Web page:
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Berkouwer, Calvin and Calvinism

Berkouwer has close affinities with 'the old Dutch biblical piety, not seized by dogmatic insights but steadily pressing toward a purified life of faith according to the Scriptures' (Carl Bangs, Arminius: A Study in the Dutch Reformation, p.21).
This 'old Dutch biblical piety' is similar to Berkouwer's insistence that election is not a special gnosis for the theological elite. It is a confession of faith, arising from the hearts of those who have come to know the grace of God (Divine Election, p. 216).
Bringing this perspective to his discussion of Calvin and the Reformed tradition, Berkouwer is concerned to direct our attention to the warm biblical piety of Calvin himself rather than the more speculative developments of later Calvinism.
While he does not accept uncritically everything that Calvin says, Berkouwer has greater respect for Calvin himself than he has for some of Calvin's more speculative followers. While he has suggested that Calvin has not always avoided the influence of scholasticism, Berkouwer sees, in Calvin's work, a warm biblical piety, which is actively and earnestly involved in seeking 'true and solid wisdom ... the knowledge of God and ourselves' (Calvin, Institutes of the Christian Religion. Book One, Chapter I, Section 1).
In his book, Objectiviteit en Existentialitet (Objectivity and Existentaility), S Meijers points out that there is, in Berkouwer's theology, 'a consistent apologetic intention ... directed at scholasticism' (p.448 - quoted by Meijers in his English summary). (In personal correspondence (Spring 1979), Meijers informed me that Berkouwer acknowledged the validity of this observation).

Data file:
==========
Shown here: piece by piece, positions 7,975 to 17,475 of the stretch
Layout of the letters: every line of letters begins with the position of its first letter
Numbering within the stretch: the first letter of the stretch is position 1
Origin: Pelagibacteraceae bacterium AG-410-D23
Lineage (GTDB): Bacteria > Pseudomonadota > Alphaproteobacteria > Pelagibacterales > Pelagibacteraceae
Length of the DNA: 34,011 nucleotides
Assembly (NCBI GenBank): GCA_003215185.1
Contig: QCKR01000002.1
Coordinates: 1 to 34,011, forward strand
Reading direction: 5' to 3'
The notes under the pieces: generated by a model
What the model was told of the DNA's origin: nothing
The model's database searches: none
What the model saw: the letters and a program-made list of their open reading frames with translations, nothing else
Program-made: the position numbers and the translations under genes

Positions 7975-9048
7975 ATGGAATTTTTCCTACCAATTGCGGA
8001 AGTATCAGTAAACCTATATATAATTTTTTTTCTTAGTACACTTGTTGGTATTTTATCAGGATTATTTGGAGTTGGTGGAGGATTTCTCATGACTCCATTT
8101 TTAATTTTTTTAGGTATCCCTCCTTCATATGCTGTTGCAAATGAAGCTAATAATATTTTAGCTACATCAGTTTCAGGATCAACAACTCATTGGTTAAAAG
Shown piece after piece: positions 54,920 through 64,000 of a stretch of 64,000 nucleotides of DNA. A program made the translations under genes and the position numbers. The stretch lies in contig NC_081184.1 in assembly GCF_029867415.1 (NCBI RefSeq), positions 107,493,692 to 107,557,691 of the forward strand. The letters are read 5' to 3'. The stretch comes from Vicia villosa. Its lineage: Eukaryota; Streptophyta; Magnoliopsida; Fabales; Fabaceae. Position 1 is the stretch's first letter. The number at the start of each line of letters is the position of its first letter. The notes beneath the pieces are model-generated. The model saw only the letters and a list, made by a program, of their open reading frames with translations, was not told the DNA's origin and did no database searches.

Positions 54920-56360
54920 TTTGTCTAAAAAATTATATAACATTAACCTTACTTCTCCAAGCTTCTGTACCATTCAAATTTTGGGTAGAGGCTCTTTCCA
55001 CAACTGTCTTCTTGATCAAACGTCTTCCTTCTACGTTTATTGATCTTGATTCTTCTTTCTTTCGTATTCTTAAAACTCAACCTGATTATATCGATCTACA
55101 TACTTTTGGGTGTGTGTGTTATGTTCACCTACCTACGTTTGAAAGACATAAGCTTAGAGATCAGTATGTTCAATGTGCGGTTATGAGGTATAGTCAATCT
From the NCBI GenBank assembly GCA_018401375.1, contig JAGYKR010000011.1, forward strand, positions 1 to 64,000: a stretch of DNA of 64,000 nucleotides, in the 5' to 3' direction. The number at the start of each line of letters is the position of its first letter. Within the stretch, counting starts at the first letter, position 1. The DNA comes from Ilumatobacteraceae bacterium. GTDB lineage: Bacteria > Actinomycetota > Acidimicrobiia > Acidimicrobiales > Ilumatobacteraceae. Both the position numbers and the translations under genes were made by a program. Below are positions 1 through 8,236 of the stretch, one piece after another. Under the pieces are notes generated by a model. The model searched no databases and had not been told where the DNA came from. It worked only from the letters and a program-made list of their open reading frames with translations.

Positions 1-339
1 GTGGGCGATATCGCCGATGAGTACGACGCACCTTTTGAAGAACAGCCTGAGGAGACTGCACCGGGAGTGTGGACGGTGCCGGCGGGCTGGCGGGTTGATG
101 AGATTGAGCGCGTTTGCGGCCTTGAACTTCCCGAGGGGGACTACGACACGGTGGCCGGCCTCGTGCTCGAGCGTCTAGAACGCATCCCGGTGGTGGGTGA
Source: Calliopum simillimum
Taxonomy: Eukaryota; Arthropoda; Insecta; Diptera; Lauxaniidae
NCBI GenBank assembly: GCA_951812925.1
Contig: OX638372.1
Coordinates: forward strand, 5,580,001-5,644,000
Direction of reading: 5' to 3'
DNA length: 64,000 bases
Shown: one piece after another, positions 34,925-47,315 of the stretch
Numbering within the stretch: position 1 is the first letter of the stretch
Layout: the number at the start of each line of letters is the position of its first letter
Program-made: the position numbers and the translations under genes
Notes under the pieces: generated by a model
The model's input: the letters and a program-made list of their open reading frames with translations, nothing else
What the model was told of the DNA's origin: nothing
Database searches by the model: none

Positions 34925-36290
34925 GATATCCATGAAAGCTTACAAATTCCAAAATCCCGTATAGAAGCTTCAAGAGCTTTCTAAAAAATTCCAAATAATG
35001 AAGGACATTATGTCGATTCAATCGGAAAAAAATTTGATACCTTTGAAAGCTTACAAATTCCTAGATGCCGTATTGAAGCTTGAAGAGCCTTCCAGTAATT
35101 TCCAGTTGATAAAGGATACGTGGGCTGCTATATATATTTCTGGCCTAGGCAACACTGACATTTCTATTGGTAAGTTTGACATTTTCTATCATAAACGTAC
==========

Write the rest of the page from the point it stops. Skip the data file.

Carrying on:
The term 'scholasticism' is used here to describe a theological tendency rather than a precisely identifiable theological position. In his article on 'G C Berkouwer' in Creative Minds in Contemporary Theology (edited by P E Hughes), L B Smedes describes scholasticism and Berkouwer's response to it.
He describes scholasticism as a tendency ' to do theology by deducing propositions from objective truths given by revelation. The difference between theological truths and ... mathematical truths lay in their source: the former were derived from divine revelation and the latter from natural reason. Faith entered, only at the beginning of the enterprise, as an assent to the truthfulness of the statements. Thus, theology (does) not do all its work guided, limited, and determined constantly by the obedience of faith' (p.94).
Describing Berkouwer's theological method, Smedes points out that he insists that 'theology each step of the way, be in dynamic and determinative relationship to faith ... that theology be shaped and formed by the nature of the thing it talks about - the Gospel of Jesus Christ. The Gospel comes to man as an urgent summons and merciful invitation ... not ... as a matter-of-fact, disclosure of a set of objective, abstract truths ... The truth of the Gospel ... is known and understood only within the total context of both revelation and the obedience of faith' (pp.94-95).
Berkouwer seeks constantly to break the stranglehold of scholasticism on Reformed theology. He emphasizes that, for theology to be truly Reformed, it must proceed on the basis of a living faith in the living God.

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